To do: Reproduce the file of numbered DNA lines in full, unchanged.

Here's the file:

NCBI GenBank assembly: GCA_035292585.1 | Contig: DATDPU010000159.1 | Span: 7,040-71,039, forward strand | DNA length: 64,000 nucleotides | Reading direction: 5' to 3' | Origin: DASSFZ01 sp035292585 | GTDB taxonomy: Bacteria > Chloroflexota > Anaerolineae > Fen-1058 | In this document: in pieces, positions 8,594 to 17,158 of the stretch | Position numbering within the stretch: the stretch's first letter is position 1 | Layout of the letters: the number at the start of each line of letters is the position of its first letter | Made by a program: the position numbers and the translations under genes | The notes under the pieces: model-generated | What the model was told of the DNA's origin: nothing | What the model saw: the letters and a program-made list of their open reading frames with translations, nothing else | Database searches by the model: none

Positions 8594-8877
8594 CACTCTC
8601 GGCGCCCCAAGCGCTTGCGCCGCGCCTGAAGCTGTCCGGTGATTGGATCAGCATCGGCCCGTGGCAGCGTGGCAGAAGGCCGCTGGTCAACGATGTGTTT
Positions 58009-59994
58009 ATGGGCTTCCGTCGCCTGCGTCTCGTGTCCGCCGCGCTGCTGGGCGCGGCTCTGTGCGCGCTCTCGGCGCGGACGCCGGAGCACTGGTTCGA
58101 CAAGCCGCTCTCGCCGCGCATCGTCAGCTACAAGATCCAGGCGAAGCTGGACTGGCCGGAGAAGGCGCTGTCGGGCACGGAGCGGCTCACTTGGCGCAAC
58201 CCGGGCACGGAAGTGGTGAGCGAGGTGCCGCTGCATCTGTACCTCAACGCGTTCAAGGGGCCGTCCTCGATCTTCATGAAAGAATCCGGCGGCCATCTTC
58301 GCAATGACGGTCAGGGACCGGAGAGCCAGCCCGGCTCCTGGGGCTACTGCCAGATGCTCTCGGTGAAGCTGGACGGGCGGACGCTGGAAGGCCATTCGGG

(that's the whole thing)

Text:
NCBI GenBank assembly: GCA_035292585.1 | Contig: DATDPU010000159.1 | Span: 7,040-71,039, forward strand | DNA length: 64,000 nucleotides | Reading direction: 5' to 3' | Origin: DASSFZ01 sp035292585 | GTDB taxonomy: Bacteria > Chloroflexota > Anaerolineae > Fen-1058 | In this document: in pieces, positions 8,594 to 17,158 of the stretch | Position numbering within the stretch: the stretch's first letter is position 1 | Layout of the letters: the number at the start of each line of letters is the position of its first letter | Made by a program: the position numbers and the translations under genes | The notes under the pieces: model-generated | What the model was told of the DNA's origin: nothing | What the model saw: the letters and a program-made list of their open reading frames with translations, nothing else | Database searches by the model: none

Positions 8594-8877
8594 CACTCTC
8601 GGCGCCCCAAGCGCTTGCGCCGCGCCTGAAGCTGTCCGGTGATTGGATCAGCATCGGCCCGTGGCAGCGTGGCAGAAGGCCGCTGGTCAACGATGTGTTT
Positions 58009-59994
58009 ATGGGCTTCCGTCGCCTGCGTCTCGTGTCCGCCGCGCTGCTGGGCGCGGCTCTGTGCGCGCTCTCGGCGCGGACGCCGGAGCACTGGTTCGA
58101 CAAGCCGCTCTCGCCGCGCATCGTCAGCTACAAGATCCAGGCGAAGCTGGACTGGCCGGAGAAGGCGCTGTCGGGCACGGAGCGGCTCACTTGGCGCAAC
58201 CCGGGCACGGAAGTGGTGAGCGAGGTGCCGCTGCATCTGTACCTCAACGCGTTCAAGGGGCCGTCCTCGATCTTCATGAAAGAATCCGGCGGCCATCTTC
58301 GCAATGACGGTCAGGGACCGGAGAGCCAGCCCGGCTCCTGGGGCTACTGCCAGATGCTCTCGGTGAAGCTGGACGGGCGGACGCTGGAAGGCCATTCGGG